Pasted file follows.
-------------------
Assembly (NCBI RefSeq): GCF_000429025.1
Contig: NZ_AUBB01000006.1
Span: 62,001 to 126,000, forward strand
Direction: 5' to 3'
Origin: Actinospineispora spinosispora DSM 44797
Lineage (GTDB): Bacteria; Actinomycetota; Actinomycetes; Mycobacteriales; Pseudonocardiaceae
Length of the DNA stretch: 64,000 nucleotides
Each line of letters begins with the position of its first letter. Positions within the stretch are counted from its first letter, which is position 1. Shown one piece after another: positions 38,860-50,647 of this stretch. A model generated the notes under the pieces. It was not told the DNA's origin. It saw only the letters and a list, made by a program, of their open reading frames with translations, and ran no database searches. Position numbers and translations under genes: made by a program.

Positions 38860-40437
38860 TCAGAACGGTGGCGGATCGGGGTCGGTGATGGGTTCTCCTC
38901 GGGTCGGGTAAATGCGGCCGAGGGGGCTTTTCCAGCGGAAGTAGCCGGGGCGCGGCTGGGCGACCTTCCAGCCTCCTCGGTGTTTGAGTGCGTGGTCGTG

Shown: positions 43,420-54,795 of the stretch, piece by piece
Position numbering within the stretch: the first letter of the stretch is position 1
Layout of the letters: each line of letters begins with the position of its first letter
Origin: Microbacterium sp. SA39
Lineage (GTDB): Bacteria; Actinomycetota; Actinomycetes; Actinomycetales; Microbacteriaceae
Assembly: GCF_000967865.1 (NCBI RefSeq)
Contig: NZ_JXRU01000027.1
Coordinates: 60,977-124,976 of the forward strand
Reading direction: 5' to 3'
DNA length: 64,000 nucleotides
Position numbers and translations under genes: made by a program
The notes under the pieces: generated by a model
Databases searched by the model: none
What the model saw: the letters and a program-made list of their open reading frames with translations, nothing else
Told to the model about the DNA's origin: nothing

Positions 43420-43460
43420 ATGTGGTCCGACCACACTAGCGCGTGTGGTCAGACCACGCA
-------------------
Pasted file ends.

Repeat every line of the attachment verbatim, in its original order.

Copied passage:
Assembly (NCBI RefSeq): GCF_000429025.1
Contig: NZ_AUBB01000006.1
Span: 62,001 to 126,000, forward strand
Direction: 5' to 3'
Origin: Actinospineispora spinosispora DSM 44797
Lineage (GTDB): Bacteria; Actinomycetota; Actinomycetes; Mycobacteriales; Pseudonocardiaceae
Length of the DNA stretch: 64,000 nucleotides
Each line of letters begins with the position of its first letter. Positions within the stretch are counted from its first letter, which is position 1. Shown one piece after another: positions 38,860-50,647 of this stretch. A model generated the notes under the pieces. It was not told the DNA's origin. It saw only the letters and a list, made by a program, of their open reading frames with translations, and ran no database searches. Position numbers and translations under genes: made by a program.

Positions 38860-40437
38860 TCAGAACGGTGGCGGATCGGGGTCGGTGATGGGTTCTCCTC
38901 GGGTCGGGTAAATGCGGCCGAGGGGGCTTTTCCAGCGGAAGTAGCCGGGGCGCGGCTGGGCGACCTTCCAGCCTCCTCGGTGTTTGAGTGCGTGGTCGTG

Shown: positions 43,420-54,795 of the stretch, piece by piece
Position numbering within the stretch: the first letter of the stretch is position 1
Layout of the letters: each line of letters begins with the position of its first letter
Origin: Microbacterium sp. SA39
Lineage (GTDB): Bacteria; Actinomycetota; Actinomycetes; Actinomycetales; Microbacteriaceae
Assembly: GCF_000967865.1 (NCBI RefSeq)
Contig: NZ_JXRU01000027.1
Coordinates: 60,977-124,976 of the forward strand
Reading direction: 5' to 3'
DNA length: 64,000 nucleotides
Position numbers and translations under genes: made by a program
The notes under the pieces: generated by a model
Databases searched by the model: none
What the model saw: the letters and a program-made list of their open reading frames with translations, nothing else
Told to the model about the DNA's origin: nothing

Positions 43420-43460
43420 ATGTGGTCCGACCACACTAGCGCGTGTGGTCAGACCACGCA